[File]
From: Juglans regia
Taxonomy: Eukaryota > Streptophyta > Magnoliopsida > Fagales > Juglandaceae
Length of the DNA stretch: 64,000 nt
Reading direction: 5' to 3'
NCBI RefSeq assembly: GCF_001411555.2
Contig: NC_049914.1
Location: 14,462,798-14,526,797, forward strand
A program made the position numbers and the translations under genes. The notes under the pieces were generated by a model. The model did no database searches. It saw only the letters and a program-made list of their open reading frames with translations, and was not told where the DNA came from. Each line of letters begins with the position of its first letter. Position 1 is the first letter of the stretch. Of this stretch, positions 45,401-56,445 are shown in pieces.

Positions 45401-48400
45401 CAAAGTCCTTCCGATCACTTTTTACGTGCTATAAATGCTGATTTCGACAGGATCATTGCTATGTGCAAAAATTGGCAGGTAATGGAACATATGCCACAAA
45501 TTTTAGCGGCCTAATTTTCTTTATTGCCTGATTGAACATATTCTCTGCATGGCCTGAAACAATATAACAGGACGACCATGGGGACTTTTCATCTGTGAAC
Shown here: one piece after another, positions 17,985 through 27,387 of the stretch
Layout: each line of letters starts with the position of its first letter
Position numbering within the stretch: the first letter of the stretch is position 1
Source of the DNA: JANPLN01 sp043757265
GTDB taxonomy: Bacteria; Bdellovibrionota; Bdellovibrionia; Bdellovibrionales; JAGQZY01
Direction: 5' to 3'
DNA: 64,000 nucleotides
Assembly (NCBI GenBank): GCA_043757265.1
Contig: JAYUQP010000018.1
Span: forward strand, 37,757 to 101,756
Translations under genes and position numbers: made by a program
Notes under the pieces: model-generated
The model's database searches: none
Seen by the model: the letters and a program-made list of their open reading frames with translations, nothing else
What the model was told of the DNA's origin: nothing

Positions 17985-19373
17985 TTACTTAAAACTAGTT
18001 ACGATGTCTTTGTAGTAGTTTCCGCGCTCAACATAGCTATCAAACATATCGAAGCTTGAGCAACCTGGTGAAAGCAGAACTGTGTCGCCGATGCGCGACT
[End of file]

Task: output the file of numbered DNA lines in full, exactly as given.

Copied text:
From: Juglans regia
Taxonomy: Eukaryota > Streptophyta > Magnoliopsida > Fagales > Juglandaceae
Length of the DNA stretch: 64,000 nt
Reading direction: 5' to 3'
NCBI RefSeq assembly: GCF_001411555.2
Contig: NC_049914.1
Location: 14,462,798-14,526,797, forward strand
A program made the position numbers and the translations under genes. The notes under the pieces were generated by a model. The model did no database searches. It saw only the letters and a program-made list of their open reading frames with translations, and was not told where the DNA came from. Each line of letters begins with the position of its first letter. Position 1 is the first letter of the stretch. Of this stretch, positions 45,401-56,445 are shown in pieces.

Positions 45401-48400
45401 CAAAGTCCTTCCGATCACTTTTTACGTGCTATAAATGCTGATTTCGACAGGATCATTGCTATGTGCAAAAATTGGCAGGTAATGGAACATATGCCACAAA
45501 TTTTAGCGGCCTAATTTTCTTTATTGCCTGATTGAACATATTCTCTGCATGGCCTGAAACAATATAACAGGACGACCATGGGGACTTTTCATCTGTGAAC
Shown here: one piece after another, positions 17,985 through 27,387 of the stretch
Layout: each line of letters starts with the position of its first letter
Position numbering within the stretch: the first letter of the stretch is position 1
Source of the DNA: JANPLN01 sp043757265
GTDB taxonomy: Bacteria; Bdellovibrionota; Bdellovibrionia; Bdellovibrionales; JAGQZY01
Direction: 5' to 3'
DNA: 64,000 nucleotides
Assembly (NCBI GenBank): GCA_043757265.1
Contig: JAYUQP010000018.1
Span: forward strand, 37,757 to 101,756
Translations under genes and position numbers: made by a program
Notes under the pieces: model-generated
The model's database searches: none
Seen by the model: the letters and a program-made list of their open reading frames with translations, nothing else
What the model was told of the DNA's origin: nothing

Positions 17985-19373
17985 TTACTTAAAACTAGTT
18001 ACGATGTCTTTGTAGTAGTTTCCGCGCTCAACATAGCTATCAAACATATCGAAGCTTGAGCAACCTGGTGAAAGCAGAACTGTGTCGCCGATGCGCGACT